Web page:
It’s no secret that senior Caleb Guisewite is the ace among several talented pitchers on the White House Heritage baseball roster.

That much was clear after his breakout sophomore season in 2019, when he went 6-1 with a 1.68 ERA and 59 strikeouts in 41.2 innings of work.  

Since then, Guisewite has reached a new level of dominance.

He improved his mechanics, became more comfortable on the mound and added strength over the last year, all of which helped him hit a career-high 90 mph on the radar gun during a relief outing in a recent summer tournament. 

“I kind of found myself with my higher velocity,” he said. “I’ve always had a good off-speed (pitch) and I’ve always been able to locate well, so once I got that higher velocity, it all came into place.”

Although Guisewite made just one appearance for the Patriots in their coronavirus-shortened season this spring, he went on to have a banner summer with 5 Star Midsouth on the travel circuit. The Belmont commit kept his ERA to 0.65 and went 5-1 while striking out 55 batters and walking just 11 in 32.1 innings.

“Caleb had to learn how to be a pitcher before he could be the guy that’s overpowering (batters) with a 90-mph fastball,” 5 Star Midsouth coach Matt Cohick said. “He had to learn how to command all these different pitches and be able to throw them for strikes before he had that really high velocity. The scary thing is he hasn’t even hit a college weight room yet.”

Days after throwing 90 mph for the first time, Guisewite delivered perhaps his best outing of the summer. He tossed a complete-game shutout and struck out 14 to lead 5 Star Midsouth over U.S. Elite in the final pool play game of the PBR 17U National Championship on July 19 in Emerson, Georgia.

“Every time that he took the ball in his hands, we always felt like we were going to win that game,” Cohick said. “It’s a comfort thing for his coaches and teammates. There’s a different energy when you’ve got a guy like Caleb on the mound. He was lights out.”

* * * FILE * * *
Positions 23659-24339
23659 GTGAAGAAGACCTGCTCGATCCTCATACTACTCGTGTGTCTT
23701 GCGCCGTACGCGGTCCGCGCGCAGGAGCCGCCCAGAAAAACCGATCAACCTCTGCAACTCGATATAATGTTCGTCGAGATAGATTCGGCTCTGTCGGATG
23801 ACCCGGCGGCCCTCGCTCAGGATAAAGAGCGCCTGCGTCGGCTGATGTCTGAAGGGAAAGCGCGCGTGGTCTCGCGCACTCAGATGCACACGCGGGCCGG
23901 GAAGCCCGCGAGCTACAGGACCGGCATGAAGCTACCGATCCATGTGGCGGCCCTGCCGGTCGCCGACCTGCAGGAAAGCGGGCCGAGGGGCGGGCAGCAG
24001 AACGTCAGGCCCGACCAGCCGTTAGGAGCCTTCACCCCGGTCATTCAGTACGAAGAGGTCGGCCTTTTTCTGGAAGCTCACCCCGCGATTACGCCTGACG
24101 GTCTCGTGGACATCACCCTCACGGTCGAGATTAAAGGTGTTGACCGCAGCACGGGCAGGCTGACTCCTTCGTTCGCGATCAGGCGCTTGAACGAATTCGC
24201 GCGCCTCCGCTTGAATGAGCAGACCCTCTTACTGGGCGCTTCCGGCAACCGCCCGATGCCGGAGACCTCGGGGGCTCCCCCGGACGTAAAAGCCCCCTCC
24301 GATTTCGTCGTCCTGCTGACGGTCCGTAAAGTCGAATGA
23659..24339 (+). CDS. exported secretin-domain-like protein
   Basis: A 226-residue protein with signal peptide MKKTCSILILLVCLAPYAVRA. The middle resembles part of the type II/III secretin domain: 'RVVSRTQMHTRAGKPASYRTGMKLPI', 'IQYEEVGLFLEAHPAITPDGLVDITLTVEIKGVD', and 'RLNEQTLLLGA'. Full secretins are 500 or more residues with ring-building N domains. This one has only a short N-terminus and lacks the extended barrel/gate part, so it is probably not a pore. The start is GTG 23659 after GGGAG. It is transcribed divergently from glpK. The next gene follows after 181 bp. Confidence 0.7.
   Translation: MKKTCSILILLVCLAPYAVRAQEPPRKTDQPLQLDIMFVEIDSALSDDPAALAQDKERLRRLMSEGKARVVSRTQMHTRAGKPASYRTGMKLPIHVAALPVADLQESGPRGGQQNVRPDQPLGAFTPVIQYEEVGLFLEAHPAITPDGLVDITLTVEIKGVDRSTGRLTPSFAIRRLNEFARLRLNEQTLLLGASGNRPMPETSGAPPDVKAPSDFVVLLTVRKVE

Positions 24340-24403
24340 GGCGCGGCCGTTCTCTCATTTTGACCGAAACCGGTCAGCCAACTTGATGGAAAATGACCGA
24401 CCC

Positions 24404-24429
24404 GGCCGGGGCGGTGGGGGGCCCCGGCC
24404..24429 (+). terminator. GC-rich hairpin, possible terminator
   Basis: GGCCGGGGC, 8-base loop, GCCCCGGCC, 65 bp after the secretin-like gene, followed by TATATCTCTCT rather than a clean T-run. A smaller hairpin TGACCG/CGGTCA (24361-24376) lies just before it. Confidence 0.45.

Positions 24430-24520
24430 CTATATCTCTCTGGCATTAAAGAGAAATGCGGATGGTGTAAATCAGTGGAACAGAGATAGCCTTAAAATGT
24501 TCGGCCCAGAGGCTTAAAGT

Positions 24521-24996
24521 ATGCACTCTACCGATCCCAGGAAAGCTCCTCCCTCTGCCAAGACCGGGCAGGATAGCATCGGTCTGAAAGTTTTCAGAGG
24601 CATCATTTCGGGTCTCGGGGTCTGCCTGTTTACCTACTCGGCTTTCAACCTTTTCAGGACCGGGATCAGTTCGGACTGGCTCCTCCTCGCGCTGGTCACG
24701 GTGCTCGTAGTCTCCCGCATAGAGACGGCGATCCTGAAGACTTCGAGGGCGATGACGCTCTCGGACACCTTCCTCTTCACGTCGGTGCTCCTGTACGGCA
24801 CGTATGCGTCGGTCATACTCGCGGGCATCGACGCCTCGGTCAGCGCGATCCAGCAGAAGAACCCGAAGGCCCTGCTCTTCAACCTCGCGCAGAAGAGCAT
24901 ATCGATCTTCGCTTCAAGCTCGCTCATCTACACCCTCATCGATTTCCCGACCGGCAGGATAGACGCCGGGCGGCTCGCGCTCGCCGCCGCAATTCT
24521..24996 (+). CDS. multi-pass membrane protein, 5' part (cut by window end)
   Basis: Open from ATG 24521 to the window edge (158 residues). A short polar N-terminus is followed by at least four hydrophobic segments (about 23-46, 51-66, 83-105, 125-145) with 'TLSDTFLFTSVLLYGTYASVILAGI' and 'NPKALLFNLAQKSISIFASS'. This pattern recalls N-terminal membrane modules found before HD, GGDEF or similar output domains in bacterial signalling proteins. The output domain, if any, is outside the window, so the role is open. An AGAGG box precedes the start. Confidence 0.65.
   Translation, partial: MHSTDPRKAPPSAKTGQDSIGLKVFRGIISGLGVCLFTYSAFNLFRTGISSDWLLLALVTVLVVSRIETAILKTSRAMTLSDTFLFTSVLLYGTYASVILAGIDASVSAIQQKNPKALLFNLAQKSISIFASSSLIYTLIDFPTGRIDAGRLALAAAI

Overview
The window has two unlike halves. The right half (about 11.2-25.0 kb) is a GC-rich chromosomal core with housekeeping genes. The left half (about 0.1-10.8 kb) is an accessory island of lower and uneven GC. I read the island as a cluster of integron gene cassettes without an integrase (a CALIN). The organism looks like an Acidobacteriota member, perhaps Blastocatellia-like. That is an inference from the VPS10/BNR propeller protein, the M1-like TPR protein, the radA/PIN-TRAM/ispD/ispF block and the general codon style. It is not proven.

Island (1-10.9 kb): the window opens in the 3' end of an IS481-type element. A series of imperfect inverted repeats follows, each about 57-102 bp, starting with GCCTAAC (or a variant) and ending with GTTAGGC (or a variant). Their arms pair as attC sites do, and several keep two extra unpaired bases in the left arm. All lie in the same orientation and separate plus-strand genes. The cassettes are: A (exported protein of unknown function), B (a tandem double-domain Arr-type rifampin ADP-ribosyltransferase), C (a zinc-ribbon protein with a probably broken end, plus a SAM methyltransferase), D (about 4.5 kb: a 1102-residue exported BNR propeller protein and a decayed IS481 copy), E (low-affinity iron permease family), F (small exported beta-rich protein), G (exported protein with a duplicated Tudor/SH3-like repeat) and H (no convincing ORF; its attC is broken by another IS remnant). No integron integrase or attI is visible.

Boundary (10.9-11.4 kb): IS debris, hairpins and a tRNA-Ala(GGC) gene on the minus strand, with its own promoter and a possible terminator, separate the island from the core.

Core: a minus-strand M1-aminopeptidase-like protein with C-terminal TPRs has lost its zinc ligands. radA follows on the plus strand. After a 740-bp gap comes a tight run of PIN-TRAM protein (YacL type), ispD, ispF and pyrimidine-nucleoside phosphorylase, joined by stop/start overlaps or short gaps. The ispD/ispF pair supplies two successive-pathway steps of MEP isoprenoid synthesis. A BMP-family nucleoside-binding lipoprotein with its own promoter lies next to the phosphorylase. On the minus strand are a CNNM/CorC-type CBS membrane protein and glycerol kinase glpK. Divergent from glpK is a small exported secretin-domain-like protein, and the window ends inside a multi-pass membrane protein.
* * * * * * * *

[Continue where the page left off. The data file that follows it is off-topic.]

Cohick and White House Heritage assistant Joel Goff have helped Guisewite raise his velocity while keeping his control. White House Heritage head coach Chris Logsdon said Guisewite is in the refinement stage now that he has the fundamentals of pitching down.

“(Caleb) is no longer surprising himself,” Logsdon said. “He has an idea of what he can do and what his parameters are. He has come a long way, and I’m excited for him. He’s not just a thrower, he’s a pitcher.”

Guisewite picked Belmont over Lee, Middle Tennessee and others last November. He said he was intrigued by the school’s data science program and its baseball staff, led by head coach Dave Jarvis and pitching coach Caleb Longshore. Belmont has won nearly 650 games and advanced to two NCAA tournaments since Jarvis took over in 1998.

“I think the sky is still the limit for what (Caleb) can do,” Logsdon said. “He’s going to succeed like crazy (at Belmont), and it’s going to be a great fit for him academically. I think they got themselves a gem.”

Guisewite still has one season left at White House Heritage before he joins the Bruins in the fall of 2021. He hopes to continue to improve in college and – if all goes right – eventually have a shot to be selected in the MLB Draft.

“I’m still developing as a kid and adding strength,” Guisewite said. “Once I get in college, if I can continue to grow and develop, I believe I can be a pretty dominant pitcher.”

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